- Research article
- Open Access
The burden and risk factors of Sexually Transmitted Infections and Reproductive Tract Infections among pregnant women in Zimbabwe
BMC Infectious Diseases volume 10, Article number: 127 (2010)
Sexually transmitted infections (STIs) and Reproductive tract infections (RTIs) are responsible for high morbidity among women. We aim to quantify the magnitude of the burden and risk factors of STI/RTI s among pregnant women in Zimbabwe.
A cross sectional study of pregnant women enrolled at 36 weeks of gestation from the national PMTCT program. Study was conducted from three peri-urban clinics around Harare Zimbabwe offering maternal and child health services.
A total of 691 pregnant women were enrolled. Prevalence of HSV was (51.1%), HIV (25.6%) syphilis (1.2%), Trichomonas vaginalis (11.8%), bacterial vaginosis (32.6%) and Candidiasis (39.9%). Seven percent of the women had genital warts, 3% had genital ulcers and 28% had an abnormal vaginal discharge. Prevalence of serological STIs and vaginal infections were 51% and 64% respectively.
Risk factors for a positive serologic STI were increasing age above 30 years, polygamy and multigravid; adjusted OR (95% CI) 2.61(1.49-4.59), 2.16(1.06-4.39), 3.89(1.27-11.98) respectively, partner taking alcohol and number of lifetime sexual partners. For vaginal infections it was age at sexual debut; OR (95% CI) 1.60(1.06-2.42). More than 25% of the women reported previous STI treatment. Fifty two percent reported ever use of condoms and 65% were on oral contraceptives. Mean age gap for sexual partners was 6.3 years older.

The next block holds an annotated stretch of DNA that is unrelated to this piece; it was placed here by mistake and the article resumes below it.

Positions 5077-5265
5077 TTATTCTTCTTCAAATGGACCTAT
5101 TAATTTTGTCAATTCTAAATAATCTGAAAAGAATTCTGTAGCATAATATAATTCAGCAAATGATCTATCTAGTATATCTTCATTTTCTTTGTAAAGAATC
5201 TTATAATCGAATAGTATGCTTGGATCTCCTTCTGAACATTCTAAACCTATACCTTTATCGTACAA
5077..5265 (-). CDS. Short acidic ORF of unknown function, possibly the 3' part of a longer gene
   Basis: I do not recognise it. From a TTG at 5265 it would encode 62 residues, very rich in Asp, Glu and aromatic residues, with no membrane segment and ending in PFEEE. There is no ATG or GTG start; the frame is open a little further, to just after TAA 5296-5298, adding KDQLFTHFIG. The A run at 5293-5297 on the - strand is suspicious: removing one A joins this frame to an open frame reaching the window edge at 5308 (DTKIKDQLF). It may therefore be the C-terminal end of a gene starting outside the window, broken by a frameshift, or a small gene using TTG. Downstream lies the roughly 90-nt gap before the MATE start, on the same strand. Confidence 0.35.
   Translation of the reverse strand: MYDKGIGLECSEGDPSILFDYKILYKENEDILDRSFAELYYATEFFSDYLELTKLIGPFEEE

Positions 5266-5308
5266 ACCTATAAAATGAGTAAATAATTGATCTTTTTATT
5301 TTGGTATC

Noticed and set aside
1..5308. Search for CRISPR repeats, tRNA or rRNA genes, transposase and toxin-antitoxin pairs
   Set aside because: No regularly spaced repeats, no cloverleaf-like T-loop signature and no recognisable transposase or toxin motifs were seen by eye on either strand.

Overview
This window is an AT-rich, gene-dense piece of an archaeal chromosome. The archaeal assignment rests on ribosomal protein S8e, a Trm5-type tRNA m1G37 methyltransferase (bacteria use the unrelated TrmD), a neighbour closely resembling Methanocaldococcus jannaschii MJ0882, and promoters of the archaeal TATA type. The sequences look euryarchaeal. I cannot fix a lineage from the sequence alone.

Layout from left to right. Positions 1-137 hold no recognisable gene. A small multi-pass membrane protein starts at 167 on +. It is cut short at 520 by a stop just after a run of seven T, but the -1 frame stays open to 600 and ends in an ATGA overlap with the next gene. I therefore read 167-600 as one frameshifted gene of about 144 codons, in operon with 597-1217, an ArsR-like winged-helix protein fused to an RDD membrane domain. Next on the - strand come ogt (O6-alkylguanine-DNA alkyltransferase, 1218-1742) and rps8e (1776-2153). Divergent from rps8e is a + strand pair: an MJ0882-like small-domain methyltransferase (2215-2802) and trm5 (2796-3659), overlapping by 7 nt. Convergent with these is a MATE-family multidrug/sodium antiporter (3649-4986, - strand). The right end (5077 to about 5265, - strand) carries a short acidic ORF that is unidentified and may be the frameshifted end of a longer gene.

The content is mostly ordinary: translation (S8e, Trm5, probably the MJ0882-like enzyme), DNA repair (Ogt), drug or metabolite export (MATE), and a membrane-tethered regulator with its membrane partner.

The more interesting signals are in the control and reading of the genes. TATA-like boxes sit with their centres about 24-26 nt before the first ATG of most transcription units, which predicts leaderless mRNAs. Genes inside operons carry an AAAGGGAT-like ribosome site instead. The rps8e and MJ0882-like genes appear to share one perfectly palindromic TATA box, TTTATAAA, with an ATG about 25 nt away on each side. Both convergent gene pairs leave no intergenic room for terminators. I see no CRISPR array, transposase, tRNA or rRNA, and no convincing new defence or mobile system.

There is a high morbidity of STI/RTIs in this cohort. There is need to continuously screen, counsel, treat and monitor trends of STI/RTIs to assess if behaviour changes lead to reduction in infections and their sustainability.
Sexually transmitted infections (STIs) and Reproductive tract infections (RTIs) are responsible for considerable morbidity in women of fertile age .
Zimbabwe is one of the countries in Sub Saharan Africa that is hardest hit by HIV. The epidemic is now declining due to associated behaviour change and a declining prevalence in STIs [2, 3]. The high HIV prevalence is associated with histories of STI/RTIs and multiple sexual partners [4–6]. Prevalence of syphilis has been reported to range from 0.5 to 6.7%, HSV from 40 up to 67.1%, Trichomonas vaginalis 9.9 to 21%, whilst gonorrhoea and chlamydia range from 0.9% and 3.9% respectively [5–12].
Pregnant women are the most appropriate target group for studying and identifying factors regarding sexual behaviour and STI/RTIs as they present with evidence of unprotected sex. Sexual behaviours are essential complements to biological evidence in understanding STI/HIV epidemiology. Although there is a link between sexual behaviour and the spread of STI/HIV, this has been reported to be varied and complex [13–15].
It is the changes in behaviours that can be measured which make it possible to elucidate and make conclusions of changes in STI/HIV prevalence. This analysis needs to be updated periodically in order to determine the evidence-based change and inform policy makers appropriately. The aim of the present paper is to quantify the magnitude of the burden of STI/RTIs and risk factors for their acquisition among pregnant women enrolled under a Prevention of Mother to Child Transmission (PMTCT) program in Zimbabwe.
A cross sectional study of pregnant women enrolled at 36 weeks of gestation from three peri-urban clinics around Harare Zimbabwe offering maternal and child health services.